Coriolanus

by: William Shakespeare

Original Text

Modern Text

FIRST CITIZEN
Well, sir, what answer made the belly?
FIRST CITIZEN
Well, sir, what did the belly answer?
MENENIUS
95Sir, I shall tell you. With a kind of smile,
Which ne’er came from the lungs, but even thus—
For, look you, I may make the belly smile
As well as speak—it tauntingly replied
To the discontented members, the mutinous parts
100That envied his receipt; even so most fitly
As you malign our senators for that
They are not such as you.
MENENIUS
Sir, I’ll tell you. With a disdainful smile—look, I can make the belly smile as well as speak—the belly tauntingly replied to the aggravated, mutinous parts that envied the food it received—much like you who rightly accuse our senators for not starving as you do.
FIRST CITIZEN
Your belly’s answer? What!
The kingly-crowned head, the vigilant eye,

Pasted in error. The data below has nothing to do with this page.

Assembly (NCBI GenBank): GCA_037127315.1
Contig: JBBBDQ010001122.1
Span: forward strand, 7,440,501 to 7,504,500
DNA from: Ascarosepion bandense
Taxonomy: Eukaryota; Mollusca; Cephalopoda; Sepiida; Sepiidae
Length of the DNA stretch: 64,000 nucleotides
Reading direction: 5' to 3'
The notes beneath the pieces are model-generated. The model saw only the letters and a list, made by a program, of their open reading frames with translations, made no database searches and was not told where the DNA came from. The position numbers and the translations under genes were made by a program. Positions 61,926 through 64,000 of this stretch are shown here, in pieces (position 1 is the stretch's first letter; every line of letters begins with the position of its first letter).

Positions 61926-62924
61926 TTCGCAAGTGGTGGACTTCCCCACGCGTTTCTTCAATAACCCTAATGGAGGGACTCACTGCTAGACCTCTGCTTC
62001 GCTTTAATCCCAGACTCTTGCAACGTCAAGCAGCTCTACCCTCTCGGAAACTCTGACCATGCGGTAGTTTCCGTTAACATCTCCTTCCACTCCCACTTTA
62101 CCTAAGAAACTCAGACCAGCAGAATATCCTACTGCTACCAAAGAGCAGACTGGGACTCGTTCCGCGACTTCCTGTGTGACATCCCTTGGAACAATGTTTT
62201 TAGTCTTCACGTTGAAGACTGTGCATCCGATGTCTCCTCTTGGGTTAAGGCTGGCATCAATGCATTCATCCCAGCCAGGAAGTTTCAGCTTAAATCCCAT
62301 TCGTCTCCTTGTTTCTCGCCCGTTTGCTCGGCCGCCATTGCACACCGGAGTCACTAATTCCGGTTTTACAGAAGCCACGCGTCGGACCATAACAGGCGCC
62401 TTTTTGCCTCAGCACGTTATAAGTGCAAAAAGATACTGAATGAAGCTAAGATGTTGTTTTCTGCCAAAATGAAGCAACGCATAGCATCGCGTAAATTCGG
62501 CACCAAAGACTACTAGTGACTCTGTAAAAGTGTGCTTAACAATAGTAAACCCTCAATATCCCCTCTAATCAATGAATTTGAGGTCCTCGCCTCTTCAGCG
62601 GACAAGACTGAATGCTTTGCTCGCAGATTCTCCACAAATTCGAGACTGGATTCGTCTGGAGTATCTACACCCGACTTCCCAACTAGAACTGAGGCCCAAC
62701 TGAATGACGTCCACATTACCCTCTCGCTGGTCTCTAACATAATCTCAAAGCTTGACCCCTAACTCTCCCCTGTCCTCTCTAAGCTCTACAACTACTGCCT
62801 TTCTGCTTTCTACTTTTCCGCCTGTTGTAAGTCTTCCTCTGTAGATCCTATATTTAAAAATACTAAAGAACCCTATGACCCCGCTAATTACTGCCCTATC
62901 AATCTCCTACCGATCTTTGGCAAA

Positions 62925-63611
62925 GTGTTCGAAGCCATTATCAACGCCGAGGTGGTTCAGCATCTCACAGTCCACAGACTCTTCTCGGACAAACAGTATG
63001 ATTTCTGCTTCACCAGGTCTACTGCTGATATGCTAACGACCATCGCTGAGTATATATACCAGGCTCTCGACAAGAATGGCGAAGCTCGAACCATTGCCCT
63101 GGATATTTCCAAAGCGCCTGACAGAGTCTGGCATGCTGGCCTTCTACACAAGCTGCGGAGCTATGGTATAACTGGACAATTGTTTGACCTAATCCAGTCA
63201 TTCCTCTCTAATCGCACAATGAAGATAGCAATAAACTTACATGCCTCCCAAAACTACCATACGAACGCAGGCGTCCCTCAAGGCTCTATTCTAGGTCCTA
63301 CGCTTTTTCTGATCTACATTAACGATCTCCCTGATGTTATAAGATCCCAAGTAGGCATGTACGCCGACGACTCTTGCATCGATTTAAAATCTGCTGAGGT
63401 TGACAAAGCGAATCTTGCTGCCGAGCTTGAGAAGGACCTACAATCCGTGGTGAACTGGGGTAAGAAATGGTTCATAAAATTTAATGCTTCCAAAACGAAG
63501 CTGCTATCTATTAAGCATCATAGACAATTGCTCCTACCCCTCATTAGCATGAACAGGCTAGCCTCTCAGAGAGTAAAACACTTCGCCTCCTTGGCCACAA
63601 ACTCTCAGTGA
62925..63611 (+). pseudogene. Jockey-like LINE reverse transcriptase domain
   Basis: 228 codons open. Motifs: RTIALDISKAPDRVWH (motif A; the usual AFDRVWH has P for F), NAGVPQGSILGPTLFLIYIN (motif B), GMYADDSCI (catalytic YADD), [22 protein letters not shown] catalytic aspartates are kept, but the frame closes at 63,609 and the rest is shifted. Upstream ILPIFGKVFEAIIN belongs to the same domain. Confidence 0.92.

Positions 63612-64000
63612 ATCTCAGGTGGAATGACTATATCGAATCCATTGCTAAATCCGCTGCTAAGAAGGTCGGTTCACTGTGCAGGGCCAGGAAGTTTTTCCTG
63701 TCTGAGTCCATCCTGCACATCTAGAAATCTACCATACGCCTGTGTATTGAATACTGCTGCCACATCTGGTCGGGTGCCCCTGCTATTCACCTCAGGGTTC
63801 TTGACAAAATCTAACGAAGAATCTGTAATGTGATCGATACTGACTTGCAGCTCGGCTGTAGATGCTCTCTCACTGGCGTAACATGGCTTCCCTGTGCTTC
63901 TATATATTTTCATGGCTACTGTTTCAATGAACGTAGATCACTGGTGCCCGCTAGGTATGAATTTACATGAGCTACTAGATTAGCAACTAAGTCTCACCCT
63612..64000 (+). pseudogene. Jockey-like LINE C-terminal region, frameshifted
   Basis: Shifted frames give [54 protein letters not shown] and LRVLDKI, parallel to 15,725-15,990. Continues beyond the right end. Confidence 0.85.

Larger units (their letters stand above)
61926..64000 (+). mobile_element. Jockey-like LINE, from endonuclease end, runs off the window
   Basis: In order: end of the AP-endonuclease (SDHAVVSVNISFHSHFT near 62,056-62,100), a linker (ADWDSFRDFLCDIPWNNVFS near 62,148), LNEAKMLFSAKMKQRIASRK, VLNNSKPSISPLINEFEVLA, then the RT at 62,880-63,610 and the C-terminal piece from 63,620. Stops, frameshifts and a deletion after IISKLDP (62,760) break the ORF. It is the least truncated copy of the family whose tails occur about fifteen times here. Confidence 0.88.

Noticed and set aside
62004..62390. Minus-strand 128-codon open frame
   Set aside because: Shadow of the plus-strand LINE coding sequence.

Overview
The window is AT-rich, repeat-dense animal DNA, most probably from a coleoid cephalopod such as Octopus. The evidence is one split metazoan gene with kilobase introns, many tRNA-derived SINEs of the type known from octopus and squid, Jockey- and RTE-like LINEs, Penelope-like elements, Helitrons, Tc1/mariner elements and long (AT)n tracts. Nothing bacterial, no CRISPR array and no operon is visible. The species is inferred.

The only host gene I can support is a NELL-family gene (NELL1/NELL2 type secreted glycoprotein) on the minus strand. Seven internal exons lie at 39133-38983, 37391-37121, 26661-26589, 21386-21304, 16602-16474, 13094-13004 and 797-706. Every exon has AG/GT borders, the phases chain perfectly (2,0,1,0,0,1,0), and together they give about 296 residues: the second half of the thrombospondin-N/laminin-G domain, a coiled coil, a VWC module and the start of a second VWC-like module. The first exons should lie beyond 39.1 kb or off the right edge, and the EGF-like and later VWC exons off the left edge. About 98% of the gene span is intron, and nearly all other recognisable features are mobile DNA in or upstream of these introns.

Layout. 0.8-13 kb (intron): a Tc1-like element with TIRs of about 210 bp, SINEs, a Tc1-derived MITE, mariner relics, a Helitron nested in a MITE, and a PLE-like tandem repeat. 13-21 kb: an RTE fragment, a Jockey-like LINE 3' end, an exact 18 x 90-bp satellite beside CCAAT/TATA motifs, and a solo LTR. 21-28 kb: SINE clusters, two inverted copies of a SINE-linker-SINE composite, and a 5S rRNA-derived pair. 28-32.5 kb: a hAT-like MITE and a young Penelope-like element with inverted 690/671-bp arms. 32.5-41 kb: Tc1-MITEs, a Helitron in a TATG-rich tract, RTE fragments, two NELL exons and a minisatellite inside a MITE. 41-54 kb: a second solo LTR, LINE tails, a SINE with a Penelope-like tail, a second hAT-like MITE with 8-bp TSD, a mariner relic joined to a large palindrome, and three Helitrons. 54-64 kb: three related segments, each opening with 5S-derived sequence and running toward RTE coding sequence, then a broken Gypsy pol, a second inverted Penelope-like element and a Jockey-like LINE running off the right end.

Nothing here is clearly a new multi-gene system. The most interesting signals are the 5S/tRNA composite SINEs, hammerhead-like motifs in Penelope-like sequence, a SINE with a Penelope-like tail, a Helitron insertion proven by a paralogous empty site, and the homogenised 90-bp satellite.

105The counsellor heart, the arm our soldier,
Our steed the leg, the tongue our trumpeter.
With other muniments and petty helps
In this our fabric, if that they—
FIRST CITIZEN
What did the belly say? That the regal head, the watchful eye, the wise heart, the fighting arms, the mobile legs, the expressive tongue, with some small help from the other parts, if they—
MENENIUS
What then?
110’Fore me, this fellow speaks! What then? what then?
MENENIUS
What then? My word, you’re quite a speaker! What then? What then?
FIRST CITIZEN
Should by the cormorant belly be restrain’d,
Who is the sink o’ the body,—
FIRST CITIZEN
The greedy belly, the sink of the body, should be restrained—
MENENIUS
Well, what then?
MENENIUS
And then what?
FIRST CITIZEN
The former agents, if they did complain,
115What could the belly answer?
FIRST CITIZEN
If the parts complained, what could the belly answer?
MENENIUS
I will tell you
If you’ll bestow a small—of what you have little—
Patience awhile, you’ll hear the belly’s answer.
MENENIUS
I’ll tell you. If you’ll exercise a little bit of what little patience you have, you’ll hear the belly’s answer.

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